Fairtrade fun lessons to learn

Fairtrade Fortnight, February 22-March 7, is a great opportunity for children to learn about and celebrate the people who grow so much of our food.

This year, the focus is on the climate emergency and how it impacts on producers in the developing world.

Former primary school teacher Laura Steele, of education experts PlanBee, has devised games to make it lots of fun.

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Fair Trade is when companies in developed countries pay a fair price for products that have been made by producers in developing countries.

A ‘fair price’ means that the producers are paid enough to be able to afford essentials like food, education and healthcare.

It started in 1992 and is a global movement made up of producers, companies, consumers and organisations, whose aim is to support farmers and workers in the developing world by giving them a voice, and helping them to stand up for their rights.

Some 1.7 million farmers and workers are in fair trade-certified producer organisations across 73 countries.

Look out for the label to tell if a product is fair trade.

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In the UK, there are over 4,500 fair trade certified products available for sale, from food and drink to homeware and fashion.

Learning and talking about the fair trade Movement, and why it is needed, can lead to a better understanding of the wider world.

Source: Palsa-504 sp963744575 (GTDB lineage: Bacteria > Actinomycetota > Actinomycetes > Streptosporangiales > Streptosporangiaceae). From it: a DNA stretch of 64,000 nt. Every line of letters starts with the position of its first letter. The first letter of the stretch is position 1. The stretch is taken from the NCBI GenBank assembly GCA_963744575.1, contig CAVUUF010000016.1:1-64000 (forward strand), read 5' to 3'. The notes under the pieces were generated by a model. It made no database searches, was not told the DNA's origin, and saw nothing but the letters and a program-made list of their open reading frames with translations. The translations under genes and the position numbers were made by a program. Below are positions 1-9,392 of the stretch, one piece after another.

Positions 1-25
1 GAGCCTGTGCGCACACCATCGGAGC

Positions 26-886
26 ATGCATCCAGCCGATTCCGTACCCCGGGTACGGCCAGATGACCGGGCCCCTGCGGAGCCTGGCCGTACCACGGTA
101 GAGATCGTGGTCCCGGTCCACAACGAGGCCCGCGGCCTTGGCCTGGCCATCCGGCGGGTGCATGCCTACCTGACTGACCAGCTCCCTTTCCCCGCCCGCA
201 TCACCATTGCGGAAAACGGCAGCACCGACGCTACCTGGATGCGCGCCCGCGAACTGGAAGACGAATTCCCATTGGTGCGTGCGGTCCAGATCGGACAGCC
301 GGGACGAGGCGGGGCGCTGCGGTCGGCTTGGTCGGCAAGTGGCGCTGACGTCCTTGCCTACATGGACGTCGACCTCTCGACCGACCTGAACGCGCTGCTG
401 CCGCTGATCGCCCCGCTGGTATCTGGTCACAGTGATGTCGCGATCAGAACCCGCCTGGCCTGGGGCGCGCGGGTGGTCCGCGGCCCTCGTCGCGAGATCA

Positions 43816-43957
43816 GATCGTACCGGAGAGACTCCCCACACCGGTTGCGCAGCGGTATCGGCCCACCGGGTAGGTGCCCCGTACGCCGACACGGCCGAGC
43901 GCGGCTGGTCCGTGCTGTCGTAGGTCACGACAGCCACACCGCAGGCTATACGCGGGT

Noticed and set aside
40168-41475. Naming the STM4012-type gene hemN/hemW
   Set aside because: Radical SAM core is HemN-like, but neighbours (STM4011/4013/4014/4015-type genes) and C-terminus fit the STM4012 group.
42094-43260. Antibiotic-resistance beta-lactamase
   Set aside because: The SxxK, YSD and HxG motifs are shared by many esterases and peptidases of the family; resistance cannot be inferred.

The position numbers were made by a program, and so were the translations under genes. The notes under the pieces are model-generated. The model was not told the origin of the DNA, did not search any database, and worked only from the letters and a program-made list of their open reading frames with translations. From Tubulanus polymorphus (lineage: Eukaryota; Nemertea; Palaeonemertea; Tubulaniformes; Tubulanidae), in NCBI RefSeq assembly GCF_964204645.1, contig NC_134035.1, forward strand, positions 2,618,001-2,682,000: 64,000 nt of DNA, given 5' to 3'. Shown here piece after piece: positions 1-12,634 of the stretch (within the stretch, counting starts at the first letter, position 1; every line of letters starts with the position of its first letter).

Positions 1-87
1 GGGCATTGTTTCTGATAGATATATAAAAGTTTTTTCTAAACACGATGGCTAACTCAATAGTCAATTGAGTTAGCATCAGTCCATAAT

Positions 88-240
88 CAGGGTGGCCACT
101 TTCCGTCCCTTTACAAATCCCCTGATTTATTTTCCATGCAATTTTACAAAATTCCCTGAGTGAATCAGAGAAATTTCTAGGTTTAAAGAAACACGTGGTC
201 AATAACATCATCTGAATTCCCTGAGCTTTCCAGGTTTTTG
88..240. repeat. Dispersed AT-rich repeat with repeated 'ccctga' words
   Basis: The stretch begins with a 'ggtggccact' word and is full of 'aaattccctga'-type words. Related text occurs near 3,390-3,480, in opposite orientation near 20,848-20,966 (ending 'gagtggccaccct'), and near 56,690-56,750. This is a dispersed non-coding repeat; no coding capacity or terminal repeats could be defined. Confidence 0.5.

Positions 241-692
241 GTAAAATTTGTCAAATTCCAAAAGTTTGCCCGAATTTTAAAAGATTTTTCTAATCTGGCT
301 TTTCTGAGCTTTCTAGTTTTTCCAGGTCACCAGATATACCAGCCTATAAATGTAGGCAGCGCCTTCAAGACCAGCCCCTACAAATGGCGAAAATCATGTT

Anyone looking for a child-friendly introduction to the topic of fair trade, can check out PlanBee’s Fair Trade Facts for Kids blog.

Providing fun and engaging activities to help children learn about fair trade will make the lesson memorable. Here are two easy fair trade games to play with children.

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A tall story - Explain to children they will be paid in building blocks for completing a task. Set them a simple task – for example, to draw a picture or jump five times. When the task is completed pay some children lots of blocks and the rest only a few blocks. Now ask the children to build a tower with their blocks and tell them the best tower will be the tallest tower. Is this fair? Why? How did the activity make them feel? You could repeat the activity a few times to show how quickly some children are left behind the others. Bring the activity back to fair trade and explain some farmers are not paid fairly for the crops they grow. Is this fair? How might it affect them and their families?

The price of justice - Challenge children to find out the price of fair trade and non-fair trade bananas in different shops. What is the difference in the average price of fair trade bananas compared to others? Encourage children to find out how the farmer benefits when we buy a fair trade banana. Debate if the extra cost to the consumer is worth it.

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